I have been writing about campaigns and elections for more than three decades, but some of the people who comment about my work still don’t seem to have a clue what I do.
I’m quite certain that some who talk about politics like the prognosticator or pundit label. I’m not one of them. Here’s a bulletin: I don’t predict the future. I don’t try to predict the future. If you can predict it, I’m impressed. Congratulations.
So what do I do, especially when it comes to elections? I interview and evaluate candidates, offering projections about the future based on the existing data —polls, fundraising numbers, candidate comments and other pieces of information obtained through reporting.
Of course I make certain near-term assumptions about the future — about public opinion and the economy, for example — but throughout an election cycle, I emphasize that projections are likely to change as circumstances evolve.
And I always leave room for late developments in a cycle, which is why I don’t “call” a flip of the House or the Senate six, 12 or 18 months before an election. I’m not trying to be the first to “predict” who’ll control the House or Senate in a competitive cycle.
Since my analysis is data-driven, I want to see what the late data show — the last-minute polls, the final media buys, late interviews that I have with candidates — before offering my final projections on the most likely House and Senate outcomes.
Given this, I’ve always seen what I do as handicapping, not predicting. For as we all know, long shots win in both horse racing and politics.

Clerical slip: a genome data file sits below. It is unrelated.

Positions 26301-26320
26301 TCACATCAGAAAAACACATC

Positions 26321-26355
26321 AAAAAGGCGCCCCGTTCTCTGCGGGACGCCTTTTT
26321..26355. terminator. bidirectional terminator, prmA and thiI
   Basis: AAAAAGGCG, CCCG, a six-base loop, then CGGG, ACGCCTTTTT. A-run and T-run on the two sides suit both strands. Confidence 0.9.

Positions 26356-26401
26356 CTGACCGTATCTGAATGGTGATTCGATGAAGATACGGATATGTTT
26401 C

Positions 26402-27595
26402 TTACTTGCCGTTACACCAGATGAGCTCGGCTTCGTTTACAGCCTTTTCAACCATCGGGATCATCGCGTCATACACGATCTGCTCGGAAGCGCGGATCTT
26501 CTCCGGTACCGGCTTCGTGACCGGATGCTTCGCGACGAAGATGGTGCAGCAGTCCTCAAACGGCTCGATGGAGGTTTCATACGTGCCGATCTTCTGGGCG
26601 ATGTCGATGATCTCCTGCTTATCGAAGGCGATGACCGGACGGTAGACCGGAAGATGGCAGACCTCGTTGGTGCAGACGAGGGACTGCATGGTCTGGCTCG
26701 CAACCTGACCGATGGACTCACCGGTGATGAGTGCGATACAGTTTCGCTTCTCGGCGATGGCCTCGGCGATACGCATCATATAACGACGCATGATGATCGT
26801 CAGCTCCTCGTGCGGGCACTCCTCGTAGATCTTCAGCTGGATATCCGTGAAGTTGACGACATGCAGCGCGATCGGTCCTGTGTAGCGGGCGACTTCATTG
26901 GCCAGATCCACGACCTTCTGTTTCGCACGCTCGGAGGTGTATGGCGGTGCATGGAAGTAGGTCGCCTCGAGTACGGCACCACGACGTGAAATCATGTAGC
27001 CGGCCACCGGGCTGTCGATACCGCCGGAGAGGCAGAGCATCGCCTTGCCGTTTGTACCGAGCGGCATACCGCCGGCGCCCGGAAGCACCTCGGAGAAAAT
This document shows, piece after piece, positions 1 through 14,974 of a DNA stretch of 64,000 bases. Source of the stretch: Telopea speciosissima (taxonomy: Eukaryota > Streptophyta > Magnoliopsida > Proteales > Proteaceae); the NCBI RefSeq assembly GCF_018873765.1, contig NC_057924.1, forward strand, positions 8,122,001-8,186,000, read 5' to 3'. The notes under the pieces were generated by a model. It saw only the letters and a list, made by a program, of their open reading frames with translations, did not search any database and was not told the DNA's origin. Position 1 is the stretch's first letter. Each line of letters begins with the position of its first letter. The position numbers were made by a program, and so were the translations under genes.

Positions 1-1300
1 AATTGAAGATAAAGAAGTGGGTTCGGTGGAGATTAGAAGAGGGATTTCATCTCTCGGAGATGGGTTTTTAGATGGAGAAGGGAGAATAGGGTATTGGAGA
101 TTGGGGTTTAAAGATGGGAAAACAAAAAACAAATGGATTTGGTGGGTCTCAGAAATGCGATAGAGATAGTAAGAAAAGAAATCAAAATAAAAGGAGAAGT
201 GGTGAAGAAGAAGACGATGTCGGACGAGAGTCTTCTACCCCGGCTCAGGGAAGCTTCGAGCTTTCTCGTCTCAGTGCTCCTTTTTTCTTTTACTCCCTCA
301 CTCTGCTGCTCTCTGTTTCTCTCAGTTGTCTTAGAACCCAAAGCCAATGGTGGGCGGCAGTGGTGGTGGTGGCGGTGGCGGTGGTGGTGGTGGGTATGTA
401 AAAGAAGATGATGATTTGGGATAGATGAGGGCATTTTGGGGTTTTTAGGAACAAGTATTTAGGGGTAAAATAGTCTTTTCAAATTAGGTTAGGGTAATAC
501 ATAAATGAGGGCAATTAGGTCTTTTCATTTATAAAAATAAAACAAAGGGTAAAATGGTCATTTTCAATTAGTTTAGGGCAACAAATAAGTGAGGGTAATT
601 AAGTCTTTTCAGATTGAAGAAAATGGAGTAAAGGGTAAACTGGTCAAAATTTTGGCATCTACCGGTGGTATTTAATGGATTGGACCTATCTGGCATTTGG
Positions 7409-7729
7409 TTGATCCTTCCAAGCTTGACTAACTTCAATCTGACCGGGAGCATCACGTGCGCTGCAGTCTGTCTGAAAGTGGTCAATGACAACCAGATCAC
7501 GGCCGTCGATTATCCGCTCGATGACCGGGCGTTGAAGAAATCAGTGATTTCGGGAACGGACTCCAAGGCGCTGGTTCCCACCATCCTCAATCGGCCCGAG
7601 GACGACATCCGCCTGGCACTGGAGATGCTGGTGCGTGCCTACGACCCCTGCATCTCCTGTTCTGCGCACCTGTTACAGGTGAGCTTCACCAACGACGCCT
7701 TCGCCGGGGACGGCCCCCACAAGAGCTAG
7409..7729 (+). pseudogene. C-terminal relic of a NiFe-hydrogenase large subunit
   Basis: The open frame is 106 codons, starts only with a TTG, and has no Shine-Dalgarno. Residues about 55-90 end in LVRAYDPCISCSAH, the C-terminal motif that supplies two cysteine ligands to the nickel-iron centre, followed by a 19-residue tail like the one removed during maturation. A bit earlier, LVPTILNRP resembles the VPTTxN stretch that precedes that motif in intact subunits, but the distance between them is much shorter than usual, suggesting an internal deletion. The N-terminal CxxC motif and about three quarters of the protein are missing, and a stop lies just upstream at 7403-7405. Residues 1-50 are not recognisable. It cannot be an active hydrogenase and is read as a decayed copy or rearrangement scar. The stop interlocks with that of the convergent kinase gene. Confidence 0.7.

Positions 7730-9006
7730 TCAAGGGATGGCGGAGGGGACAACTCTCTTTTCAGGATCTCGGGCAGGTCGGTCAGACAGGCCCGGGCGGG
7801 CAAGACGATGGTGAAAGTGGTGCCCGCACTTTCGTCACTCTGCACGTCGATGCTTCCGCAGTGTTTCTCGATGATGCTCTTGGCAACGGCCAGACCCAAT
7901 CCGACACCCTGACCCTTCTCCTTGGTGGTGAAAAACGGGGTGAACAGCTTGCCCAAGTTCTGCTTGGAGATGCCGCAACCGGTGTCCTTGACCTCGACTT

All of this seems pretty obvious to me, but I figured I had better be explicit about what I do after reading that I “predicted” in an April 2009 column that Republicans would not win the House in 2010.
When I wrote my April 23, 2009, column, just three months after President Barack Obama’s inauguration, the data clearly indicated that Republicans had no chance of winning back the House.
As I wrote in that column, the GOP needed a political wave to develop for that to happen, and in April 2009 there were no signs of a wave developing. None. Zero. Zilch. In fact, at that time, public sentiment about the future (specifically about the direction of the country) was improving.
The president’s job approval sat at about 60 percent, the Democratic brand was far better than the Republican brand, and Democrats had recently won a special election in New York state that reflected continuing GOP problems.
I realize that if you are a partisan, you don’t need signs of a wave to see one with absolute certainty. You only need faith, and that’s something that devoted ideologues of the right and the left have in abundance. I’m not opposed to faith when it involves religion, but faith plays no part in my political analysis (or in any political or electoral analysis of any value).
Of course, my assessment didn’t mean that Republicans would never win back the House. But circumstances needed to change — the data would need to change — for that to happen.
Rep. Elijah Cummings, D-Md., right, hugs Harold Schaitberger, General President of the International Association of Fire Fighters, after the Congressman spoke at the IAFF's Legislative Conference General Session at the Hyatt Regency on Capitol Hill, March 9, 2015. The day featured addresses by members of Congress and Vice President Joe Biden.